Governance in the Information Age

At a recent meeting in Abu Dhabi, the World Economic Forum examined three scenarios for governance – each an extrapolation of a major current trend – that could arise from the ongoing information revolution. With that revolution already changing the global balance of power, the WEF's examination could hardly be more timely.

ABU DHABI – As the year comes to an end, it is only natural to ask what might lie ahead. But, instead of asking what may lie ahead in 2014, let us jump to mid-century. What will governance look like in 2050?

That is what the World Economic Forum (WEF) asked at a recent meeting in Abu Dhabi that focused on the future of governance under three potential scenarios arising from the ongoing information revolution. With that revolution already marginalizing some countries and communities – and creating new opportunities for others – the question could hardly be more timely.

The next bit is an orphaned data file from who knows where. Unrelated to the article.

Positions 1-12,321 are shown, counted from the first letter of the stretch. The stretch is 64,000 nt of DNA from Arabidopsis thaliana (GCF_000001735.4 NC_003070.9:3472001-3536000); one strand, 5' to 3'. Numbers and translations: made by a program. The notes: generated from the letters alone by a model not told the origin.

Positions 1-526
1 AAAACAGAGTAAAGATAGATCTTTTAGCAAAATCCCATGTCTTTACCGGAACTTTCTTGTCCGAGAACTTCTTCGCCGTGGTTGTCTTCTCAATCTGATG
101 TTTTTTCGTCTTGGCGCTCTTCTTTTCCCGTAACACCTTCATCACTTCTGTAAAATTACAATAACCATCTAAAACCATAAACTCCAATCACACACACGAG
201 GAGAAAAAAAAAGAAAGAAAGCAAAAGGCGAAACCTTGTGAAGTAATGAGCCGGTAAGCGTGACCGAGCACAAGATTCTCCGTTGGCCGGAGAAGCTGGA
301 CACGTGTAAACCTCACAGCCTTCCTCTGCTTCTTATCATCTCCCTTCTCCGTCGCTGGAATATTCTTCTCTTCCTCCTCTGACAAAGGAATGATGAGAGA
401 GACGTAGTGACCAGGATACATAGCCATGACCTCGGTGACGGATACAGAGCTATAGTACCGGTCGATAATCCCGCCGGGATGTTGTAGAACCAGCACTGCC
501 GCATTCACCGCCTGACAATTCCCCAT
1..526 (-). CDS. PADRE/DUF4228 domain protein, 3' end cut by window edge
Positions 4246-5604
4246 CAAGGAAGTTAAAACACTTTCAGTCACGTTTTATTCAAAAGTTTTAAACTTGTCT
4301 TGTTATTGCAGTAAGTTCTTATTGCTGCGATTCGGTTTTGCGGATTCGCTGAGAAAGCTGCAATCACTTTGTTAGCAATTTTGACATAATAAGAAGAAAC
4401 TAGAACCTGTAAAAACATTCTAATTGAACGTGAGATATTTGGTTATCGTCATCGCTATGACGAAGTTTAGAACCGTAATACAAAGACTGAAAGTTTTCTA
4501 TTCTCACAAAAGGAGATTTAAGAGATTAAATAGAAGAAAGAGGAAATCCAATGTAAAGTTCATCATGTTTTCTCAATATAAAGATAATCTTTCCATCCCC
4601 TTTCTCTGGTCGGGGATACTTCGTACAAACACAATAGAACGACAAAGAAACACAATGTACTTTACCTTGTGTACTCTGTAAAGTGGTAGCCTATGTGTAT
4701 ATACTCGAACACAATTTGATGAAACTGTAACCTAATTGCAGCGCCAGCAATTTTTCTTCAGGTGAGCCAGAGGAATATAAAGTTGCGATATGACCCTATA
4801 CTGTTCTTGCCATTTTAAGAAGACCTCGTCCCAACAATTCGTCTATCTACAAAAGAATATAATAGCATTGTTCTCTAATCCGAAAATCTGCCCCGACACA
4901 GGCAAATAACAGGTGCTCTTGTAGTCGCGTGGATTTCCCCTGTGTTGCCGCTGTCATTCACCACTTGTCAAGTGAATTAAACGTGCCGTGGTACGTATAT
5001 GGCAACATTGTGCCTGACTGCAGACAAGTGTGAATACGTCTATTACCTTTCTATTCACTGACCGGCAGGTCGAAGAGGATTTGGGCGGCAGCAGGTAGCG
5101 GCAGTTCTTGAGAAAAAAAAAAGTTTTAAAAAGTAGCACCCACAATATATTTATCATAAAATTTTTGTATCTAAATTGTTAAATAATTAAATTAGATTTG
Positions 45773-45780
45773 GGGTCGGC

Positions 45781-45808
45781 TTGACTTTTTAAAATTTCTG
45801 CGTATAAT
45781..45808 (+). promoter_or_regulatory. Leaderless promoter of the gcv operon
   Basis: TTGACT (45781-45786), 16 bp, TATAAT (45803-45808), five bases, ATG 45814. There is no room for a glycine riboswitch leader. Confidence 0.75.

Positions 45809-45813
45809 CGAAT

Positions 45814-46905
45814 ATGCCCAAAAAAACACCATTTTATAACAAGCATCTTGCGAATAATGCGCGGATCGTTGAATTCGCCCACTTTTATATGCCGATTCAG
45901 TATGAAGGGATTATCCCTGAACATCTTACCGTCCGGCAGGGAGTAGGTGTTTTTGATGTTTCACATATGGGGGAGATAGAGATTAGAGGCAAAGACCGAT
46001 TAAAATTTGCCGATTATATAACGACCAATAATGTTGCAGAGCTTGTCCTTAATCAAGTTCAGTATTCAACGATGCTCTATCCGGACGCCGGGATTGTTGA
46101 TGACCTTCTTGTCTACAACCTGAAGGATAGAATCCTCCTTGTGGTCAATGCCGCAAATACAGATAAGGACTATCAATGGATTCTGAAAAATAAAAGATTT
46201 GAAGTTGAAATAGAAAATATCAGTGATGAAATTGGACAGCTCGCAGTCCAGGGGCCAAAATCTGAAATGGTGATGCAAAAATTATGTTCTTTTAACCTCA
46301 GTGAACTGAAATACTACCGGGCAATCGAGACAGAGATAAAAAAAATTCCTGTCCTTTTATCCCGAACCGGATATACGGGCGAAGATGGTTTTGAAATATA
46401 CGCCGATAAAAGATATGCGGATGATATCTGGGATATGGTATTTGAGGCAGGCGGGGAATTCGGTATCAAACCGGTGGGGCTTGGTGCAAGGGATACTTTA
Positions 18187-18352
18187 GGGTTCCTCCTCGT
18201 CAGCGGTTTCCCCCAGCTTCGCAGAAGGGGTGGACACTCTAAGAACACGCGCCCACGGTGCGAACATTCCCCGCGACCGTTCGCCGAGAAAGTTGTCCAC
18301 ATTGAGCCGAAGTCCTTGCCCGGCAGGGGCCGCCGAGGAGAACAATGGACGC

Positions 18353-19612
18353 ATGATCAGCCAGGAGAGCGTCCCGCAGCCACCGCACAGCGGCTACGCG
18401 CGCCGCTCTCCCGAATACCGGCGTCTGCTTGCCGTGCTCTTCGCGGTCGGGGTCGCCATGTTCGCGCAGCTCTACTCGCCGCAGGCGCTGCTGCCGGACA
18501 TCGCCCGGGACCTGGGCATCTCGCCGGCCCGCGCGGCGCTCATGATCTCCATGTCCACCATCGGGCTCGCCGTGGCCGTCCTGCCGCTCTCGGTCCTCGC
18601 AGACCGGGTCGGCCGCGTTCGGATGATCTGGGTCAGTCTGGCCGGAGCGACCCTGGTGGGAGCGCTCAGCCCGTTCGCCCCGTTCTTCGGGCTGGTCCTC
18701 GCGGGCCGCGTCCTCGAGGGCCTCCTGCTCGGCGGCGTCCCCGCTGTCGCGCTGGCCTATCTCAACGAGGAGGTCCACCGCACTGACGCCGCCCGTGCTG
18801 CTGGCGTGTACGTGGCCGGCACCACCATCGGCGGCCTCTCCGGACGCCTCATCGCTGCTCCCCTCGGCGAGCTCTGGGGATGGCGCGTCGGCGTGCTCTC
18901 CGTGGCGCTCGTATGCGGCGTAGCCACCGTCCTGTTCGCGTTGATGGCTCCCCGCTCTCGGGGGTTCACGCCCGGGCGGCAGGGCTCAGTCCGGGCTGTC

The first scenario that participants considered is a world ruled by so-called “megacities,” where governance is administered largely by major urban agglomerations. The second possibility is a world in which strong central governments use big data to fortify their control. And, in the third scenario, central governments are fundamentally weak, with markets – and the enterprises that dominate them – providing almost all services.

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